The fiction market is tight. You’ll hear that a lot, so get use to it. You’ll also find out that it doesn’t matter how beautiful you write. You better tell a good yarn or you’ll be rejected. A good story with the “oooooh” hook, some snazzy characters, great pacing, and an intriguing plot will garner agent representation and a six figure advance ten times faster than the next wannabe Raymond Carver short story collection. So if you've written a literary masterpiece, be prepared for a lot of rejection.

Are we advocating selling out? Not entirely. We just want writers to mentally prepare themselves. It's easy to tell yourself that you don't care about being published while you're writing the great American novel. But four years later, when you're finished with your masterpiece, and you begin shopping it around, you'll find it hard to swallow all those positive rejections from literary agents who say, "Wow, you're such a beautiful writer, but sorry, I can't sell your book."

Plot over prose is the mantra of publishing nowadays. Just prepare yourself.

One final thought, novelists… write a query letter and start soliciting agents, but ONLY if you’ve finished the whole manuscript. Agents will want to see the whole polished book before they extend representation to a newbie unpublished author, so don’t query agents until your novel is complete.


Publishers want novels, not novellas (adult novels under 60,000 words) or short story collections. And agents simply follow these orders. While it’s true that agents can sell linked novellas or short story collections to publishers, it’s often in a two-book deal in which the second book is a future novel. Although story stories are great for literary magazines, the mantra in the publishing world is that short story collections don’t sell. So if you’ve got one to peddle, be prepared for a long uphill battle for your short story collection.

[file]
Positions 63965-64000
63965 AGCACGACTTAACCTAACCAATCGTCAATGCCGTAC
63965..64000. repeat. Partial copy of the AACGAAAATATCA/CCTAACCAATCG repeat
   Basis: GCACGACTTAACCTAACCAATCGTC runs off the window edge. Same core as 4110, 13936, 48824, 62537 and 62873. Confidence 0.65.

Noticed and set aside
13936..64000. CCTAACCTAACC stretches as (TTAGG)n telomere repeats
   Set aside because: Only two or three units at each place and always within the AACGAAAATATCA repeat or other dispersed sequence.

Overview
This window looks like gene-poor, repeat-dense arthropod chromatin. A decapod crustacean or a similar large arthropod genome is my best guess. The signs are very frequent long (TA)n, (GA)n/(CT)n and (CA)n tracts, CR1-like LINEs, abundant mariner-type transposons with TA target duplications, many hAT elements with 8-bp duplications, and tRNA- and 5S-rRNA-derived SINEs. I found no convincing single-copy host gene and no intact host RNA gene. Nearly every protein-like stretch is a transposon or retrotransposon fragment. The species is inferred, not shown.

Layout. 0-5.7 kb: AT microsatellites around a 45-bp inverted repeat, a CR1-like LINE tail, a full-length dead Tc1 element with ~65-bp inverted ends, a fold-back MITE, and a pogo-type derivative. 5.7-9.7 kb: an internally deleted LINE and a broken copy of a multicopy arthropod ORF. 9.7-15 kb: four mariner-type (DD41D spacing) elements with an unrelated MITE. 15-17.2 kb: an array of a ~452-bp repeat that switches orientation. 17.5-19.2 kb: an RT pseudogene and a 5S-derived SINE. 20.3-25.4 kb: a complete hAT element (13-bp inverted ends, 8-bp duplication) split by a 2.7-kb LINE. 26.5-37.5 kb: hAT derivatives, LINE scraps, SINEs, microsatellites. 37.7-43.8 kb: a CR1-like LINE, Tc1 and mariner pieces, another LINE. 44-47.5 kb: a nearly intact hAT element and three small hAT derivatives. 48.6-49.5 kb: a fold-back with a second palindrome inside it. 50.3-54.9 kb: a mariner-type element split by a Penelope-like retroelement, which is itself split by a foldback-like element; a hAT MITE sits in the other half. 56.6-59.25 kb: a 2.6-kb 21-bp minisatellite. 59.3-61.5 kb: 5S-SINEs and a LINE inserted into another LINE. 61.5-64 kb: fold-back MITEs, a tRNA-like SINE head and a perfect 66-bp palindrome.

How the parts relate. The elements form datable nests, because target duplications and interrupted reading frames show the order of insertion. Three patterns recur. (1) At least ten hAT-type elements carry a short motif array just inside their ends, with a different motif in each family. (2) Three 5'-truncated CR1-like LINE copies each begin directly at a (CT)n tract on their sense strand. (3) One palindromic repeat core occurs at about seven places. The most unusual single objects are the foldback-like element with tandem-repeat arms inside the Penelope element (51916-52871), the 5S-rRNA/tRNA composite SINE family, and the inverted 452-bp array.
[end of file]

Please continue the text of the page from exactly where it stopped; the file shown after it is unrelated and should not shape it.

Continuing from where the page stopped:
Don’t get us wrong. It’s not impossible to sell a short story collection to a major publisher, but it does help if the stories are closely linked somehow—thematically or through a few reoccurring characters. It also helps if one or two stories in the collection have been previously published in notable literary journals. And no—being published on the internet doesn’t count—unless it’s on The New Yorker’s website.

Don’t take our downtrodden attitude towards short stories as dismissive poo-pooing of their merit. We fully understand that plenty of contemporary writers have broken into the publishing scene with their first short story collections. Aimee Bender, George Saunders, Melissa Banks, and ZZ Packer all come to mind. We just want all aspiring authors to know that novels are easier for agents to sell. So don’t sell yourself short—literally.


When we say children’s books, we mean children’s "picture books." Picture books are tricky to get published if you’re an unpublished newbie writer. It’s a tough market to break into. Reprinted old favorites continue to dominate booksellers shelf space. Moreover, veteran children’s book authors have become mini-brands, cornering the market and making it very difficult for new writers to make an entrance. However, it can be done, and fortunately, writing a 3-8 page children’s book manuscript is a lot less time consuming than a 300 page novel, so set to work and explore every viable idea. If one doesn’t seem to be catching on with agents, try the next one.

When querying agents, send your complete 3-8 pages manuscript along with your initial query. Don’t ever send accompanying illustrations unless an agent represents illustrators as well as authors (most don’t). As a first-time children’s author, it’s unlikely that a major publisher will use your illustrations or the illustrations of your sister or best friend. They will hire their own famous big-wig illustrator to put pictures to your words. So start querying, keep an open mind, and see what happens. With a fabulous enough idea, anything is possible.

How do I write a query letter?

How do I begin my agent search?